James Pethokoukis masterfully rebuts the Washington Post story about Romney outsourcing jobs. It's amazing how little of how business works the reporter understands. As Pethokoukis writes,
Apparently in WaPo land, if Romney and Bain invest in a company that a) has overseas operations or b) expands overseas operations or c) is purchased by a company that previous[ly] moved manufacturing operations overseas, it somehow means Romn[a]y and Bain were stealing jobs from America.But the truth doesn't matter as long as the Obama administration got their talking point. They'll be quoting the false conclusions of this report for the rest of the campaign. And even the Post fact checker ignores the mistakes that their own reporters have made when criticizing the Obama campaign for false ads on this very same issue.
Alas for Democrats, Missouri is no longer a swing state.
Hmm. Political scientists are remarkably weak in being able to predict the future. Remember that as you see them being interviewed all throughout the campaign.
Ross Douhat explains how the hypocrisy of Democrats now defending Obama for doing exactly that for which they excoriated Bush is yet another argument for the brilliance of our constitutional system.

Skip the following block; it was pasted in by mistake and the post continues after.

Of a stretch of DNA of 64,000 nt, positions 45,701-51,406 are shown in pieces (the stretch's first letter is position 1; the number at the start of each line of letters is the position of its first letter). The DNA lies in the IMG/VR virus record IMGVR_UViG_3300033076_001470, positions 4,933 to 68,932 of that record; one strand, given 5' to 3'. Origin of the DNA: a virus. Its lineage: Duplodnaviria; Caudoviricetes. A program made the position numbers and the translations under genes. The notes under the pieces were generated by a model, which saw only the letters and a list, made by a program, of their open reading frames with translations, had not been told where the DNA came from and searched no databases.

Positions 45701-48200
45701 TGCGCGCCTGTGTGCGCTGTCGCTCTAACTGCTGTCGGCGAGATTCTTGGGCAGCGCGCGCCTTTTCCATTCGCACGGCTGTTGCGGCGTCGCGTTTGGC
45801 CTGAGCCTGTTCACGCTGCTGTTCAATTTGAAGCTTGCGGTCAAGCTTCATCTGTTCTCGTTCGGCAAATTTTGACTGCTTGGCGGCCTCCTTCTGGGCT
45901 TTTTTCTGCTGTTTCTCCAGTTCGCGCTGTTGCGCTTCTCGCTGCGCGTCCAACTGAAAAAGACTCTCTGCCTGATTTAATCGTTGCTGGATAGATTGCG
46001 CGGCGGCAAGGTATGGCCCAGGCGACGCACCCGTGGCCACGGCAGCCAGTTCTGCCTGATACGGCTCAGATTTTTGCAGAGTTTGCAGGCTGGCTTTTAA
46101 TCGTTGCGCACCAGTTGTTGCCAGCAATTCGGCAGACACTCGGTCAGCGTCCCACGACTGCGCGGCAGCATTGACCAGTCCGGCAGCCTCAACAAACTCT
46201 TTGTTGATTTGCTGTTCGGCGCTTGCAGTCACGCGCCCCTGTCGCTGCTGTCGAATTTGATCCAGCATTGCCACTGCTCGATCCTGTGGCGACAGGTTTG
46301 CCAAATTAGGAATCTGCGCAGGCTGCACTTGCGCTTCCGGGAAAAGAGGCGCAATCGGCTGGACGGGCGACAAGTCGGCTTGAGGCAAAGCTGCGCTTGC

John Fund analyzes the Court's decision last week on SEIU funding for political arguments and notes that even a liberal scholar thinks that the Court is ready to revisit the whole idea of agency shops for public-sector unions in which employees must either join the union or pay fees to cover collective bargaining costs.
So what is Obama spending his campaign money on if it hasn't resulted in movement in his poll numbers?
What makes charter schools successful? Freedom and accountability.
Why is it classified information to find out aggregate information on what food stamps are being spent on?
Do you remember how the media spun images of Gerald Ford or Bob Dole stumbling? It was always seen as a metaphor for a failed and flailing campaign. With Obama, not so. Sometimes a stumble is just a stumble, but not when it's Republicans who are falling.
Jonathan Adler explains how the Roberts court is restrained and deferential to the political branches rather than an ideologically conservative court. It's an important distinction.
James Capretta explains six principles for market-based reform of health care.
Does it matter that Barack Obama fictionalized much of his autobiography? Do we really want a fabulist as president?
Jackson Diehl explains how Obama's waffling has weakened the United States' position in the Middle East.
Here's Obama's pitch for reelection: "Elect me and I’ll spend the political capital of my second term fixing the unpopular, unconstitutional health care law that I wasted the political capital of my first term pushing through. Then I’ll get to the issues that you care about with whatever diminished political capital I have left."
Some are portraying this week's Supreme Court decisions as the most momentous of Obama's reelection campaign. So how is he spending the time? Fundraising, of course.